By the mid 90’s, The Bronx was in the beginning stages of recovery. The Bronx had survived the greed-inspired arson and corruption of the 1970’s and 80’s and ever-resilient Bronxites were eager to move on from the perception of a war zone civilization depicted by the active and over-reaching imagination of Hollywood.

Bronx Borough President Fernando Ferrer had assumed the title in April of 1987 after the previous leader was forced to resign amid scandal. Ferrer felt the borough had been through enough crisis and was eager to lift the spirits of its citizenry as well as present a more accurate image of his beloved borough to the rest of the world. In 1994 he launched the cycling event Tour de Bronx with a few hundred participants riding through the borough’s historic neighborhoods, waterfronts, and newly developed greenways. Participation pre pandemic grew to over 10,000 riders making the event the largest free cycling event in New York State.

In 1997 Ferrer introduced the Bronx Walk of Fame, a way to celebrate the sons and daughters of the borough who had achieved great things within their illustrious careers. Though the idea drew a less than tepid response from New York City government and then Mayor Rudolph Giuliani, Ferrer soldiered on and made the Grand Concourse the home of the new initiative installing street signs to commemorate celebrities that were born in The Bronx or, at some point in their lives called the borough home.

the process

Each year new inductees are nominated by the community, vetted, and selected by a committee which consists of the office of the Bronx Borough President, The Bronx Tourism Council and The Bronx Overall Economic Development Corporation. Inductees unveil their signs amid family, friends and fans in front of the Bronx County Courthouse on the Grand Concourse between East 158th Street and East 161st Street and are honored at the annual Bronx Ball during Bronx Week, a two-week celebration of the Best of The Borough. The more recent Inductee’s street signs remain in that location for one year before being relocated to other locations along the historic Grand Concourse.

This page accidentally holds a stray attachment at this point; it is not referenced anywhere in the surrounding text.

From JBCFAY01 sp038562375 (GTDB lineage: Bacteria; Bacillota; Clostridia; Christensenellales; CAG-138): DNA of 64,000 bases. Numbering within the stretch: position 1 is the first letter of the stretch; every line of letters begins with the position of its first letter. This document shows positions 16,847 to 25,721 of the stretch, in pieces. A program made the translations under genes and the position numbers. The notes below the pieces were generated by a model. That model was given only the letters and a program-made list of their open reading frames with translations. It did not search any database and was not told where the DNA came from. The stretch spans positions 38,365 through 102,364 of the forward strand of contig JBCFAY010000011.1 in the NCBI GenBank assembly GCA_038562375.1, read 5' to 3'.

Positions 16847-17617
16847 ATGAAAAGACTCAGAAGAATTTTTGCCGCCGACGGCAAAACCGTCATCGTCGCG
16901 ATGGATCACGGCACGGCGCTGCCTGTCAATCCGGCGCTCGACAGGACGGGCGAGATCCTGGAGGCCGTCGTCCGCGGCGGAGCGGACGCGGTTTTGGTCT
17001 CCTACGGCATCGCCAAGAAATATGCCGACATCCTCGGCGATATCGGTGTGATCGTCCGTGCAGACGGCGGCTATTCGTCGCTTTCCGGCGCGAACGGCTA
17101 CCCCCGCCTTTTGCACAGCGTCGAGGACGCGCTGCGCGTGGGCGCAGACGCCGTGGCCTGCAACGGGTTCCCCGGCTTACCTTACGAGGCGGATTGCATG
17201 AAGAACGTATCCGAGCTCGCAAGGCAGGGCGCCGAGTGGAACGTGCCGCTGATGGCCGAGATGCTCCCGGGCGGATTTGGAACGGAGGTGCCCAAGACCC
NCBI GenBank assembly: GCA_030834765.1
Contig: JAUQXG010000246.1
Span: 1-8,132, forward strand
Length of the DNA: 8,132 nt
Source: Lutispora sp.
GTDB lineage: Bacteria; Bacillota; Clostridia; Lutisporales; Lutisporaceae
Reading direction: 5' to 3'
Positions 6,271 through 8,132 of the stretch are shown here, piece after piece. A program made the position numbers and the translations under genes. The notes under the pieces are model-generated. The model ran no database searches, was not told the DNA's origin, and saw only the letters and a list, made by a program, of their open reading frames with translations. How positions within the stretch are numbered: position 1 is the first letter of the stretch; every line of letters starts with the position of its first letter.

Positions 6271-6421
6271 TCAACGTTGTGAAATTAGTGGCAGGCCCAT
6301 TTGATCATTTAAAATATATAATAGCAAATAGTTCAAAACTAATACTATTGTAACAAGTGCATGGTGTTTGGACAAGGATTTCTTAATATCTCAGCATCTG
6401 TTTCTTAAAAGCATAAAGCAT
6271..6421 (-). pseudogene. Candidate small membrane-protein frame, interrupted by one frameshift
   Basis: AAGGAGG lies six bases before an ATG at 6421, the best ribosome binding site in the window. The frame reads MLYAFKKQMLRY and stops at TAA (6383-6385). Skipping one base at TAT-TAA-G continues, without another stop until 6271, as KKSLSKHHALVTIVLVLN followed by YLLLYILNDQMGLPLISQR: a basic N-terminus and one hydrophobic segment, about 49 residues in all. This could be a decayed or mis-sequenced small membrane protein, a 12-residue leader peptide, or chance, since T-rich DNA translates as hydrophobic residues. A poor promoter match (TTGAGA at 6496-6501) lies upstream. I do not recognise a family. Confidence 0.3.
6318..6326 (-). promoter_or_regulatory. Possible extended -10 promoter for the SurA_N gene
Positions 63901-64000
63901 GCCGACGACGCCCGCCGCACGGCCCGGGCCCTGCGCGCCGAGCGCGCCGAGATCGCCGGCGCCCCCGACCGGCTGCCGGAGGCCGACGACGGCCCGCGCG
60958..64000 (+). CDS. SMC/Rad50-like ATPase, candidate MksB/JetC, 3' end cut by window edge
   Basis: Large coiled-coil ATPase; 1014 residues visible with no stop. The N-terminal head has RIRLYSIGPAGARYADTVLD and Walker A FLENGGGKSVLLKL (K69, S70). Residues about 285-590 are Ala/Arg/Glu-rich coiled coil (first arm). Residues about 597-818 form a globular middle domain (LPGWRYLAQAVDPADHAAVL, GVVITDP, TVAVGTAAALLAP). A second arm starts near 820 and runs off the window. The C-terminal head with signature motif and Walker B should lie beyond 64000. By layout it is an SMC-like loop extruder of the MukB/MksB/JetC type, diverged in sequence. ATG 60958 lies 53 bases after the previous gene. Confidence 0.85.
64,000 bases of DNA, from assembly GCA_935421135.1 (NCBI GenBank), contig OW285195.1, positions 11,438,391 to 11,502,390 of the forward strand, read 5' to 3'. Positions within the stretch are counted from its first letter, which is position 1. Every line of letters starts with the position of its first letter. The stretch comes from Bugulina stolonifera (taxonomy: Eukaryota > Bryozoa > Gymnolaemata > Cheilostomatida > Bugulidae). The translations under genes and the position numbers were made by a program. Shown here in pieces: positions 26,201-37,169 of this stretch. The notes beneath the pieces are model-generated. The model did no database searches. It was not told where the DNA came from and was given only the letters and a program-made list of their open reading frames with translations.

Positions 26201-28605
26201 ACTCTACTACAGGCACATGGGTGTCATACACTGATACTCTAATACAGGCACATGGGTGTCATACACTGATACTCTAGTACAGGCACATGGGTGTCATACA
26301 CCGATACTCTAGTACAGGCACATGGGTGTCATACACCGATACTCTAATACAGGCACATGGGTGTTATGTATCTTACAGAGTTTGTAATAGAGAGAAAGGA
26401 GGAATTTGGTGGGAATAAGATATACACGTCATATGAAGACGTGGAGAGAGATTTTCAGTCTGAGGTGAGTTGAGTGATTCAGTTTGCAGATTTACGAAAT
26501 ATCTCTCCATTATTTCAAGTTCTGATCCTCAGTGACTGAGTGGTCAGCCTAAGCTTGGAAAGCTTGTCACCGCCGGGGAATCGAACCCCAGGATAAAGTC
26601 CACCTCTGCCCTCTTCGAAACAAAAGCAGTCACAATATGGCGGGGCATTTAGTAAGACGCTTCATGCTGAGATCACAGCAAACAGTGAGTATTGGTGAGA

Bronx Walk of Fame sign, 1997 - 2006

The original design featured, on one side, a representation of the County Courthouse, headquarters to Bronx government and located in the epicenter of the borough – 161st street and The Grand Concourse. On the other side of the sign was an image of a storefront to depict commerce as well as the vibrancy of the community.  

Bronx Walk of Fame Signage from 2007 - 2019

In 2007, The Bronx Walk of Fame signage experienced its first facelift. The courthouse icon became more pronounced accentuating the columns and windows of the art deco structure and the images were replaced with a more accurate representation of the Courthouse and its architectural style. As many of the buildings along the Grand Concourse were Art Deco structures, contributing to the borough’s distinction of being the second largest conglomeration of this genre of architecture, an image of such a building flanked the other side of the sign.


Bronx Walk of Fame design for 2020. (Event was cancelled due to the global Covid-19 pandemic.

Though the Covid-19 pandemic of 2020 forced the cancellation of the induction ceremony, 2021 saw yet another creative transformation of the signage but was not fully integrated until Bronx Week 2022. The new design incorporated a logo featuring the colors of The Bronx Flag against a blue background. The buildings were removed to give the inductee’s name more visibility and the inductees profession and year of induction was added. Moreover, to enhance the spectator experience, the Bronx Walk of Fame web page was included to give fans the opportunity to read about their hometown hero and learn of the rich history of The Bronx and the Grand Concourse.  

Currently there are over 125 Bronx Walk of Fame inductees lining the sidewalks of the historic Grand Concourse.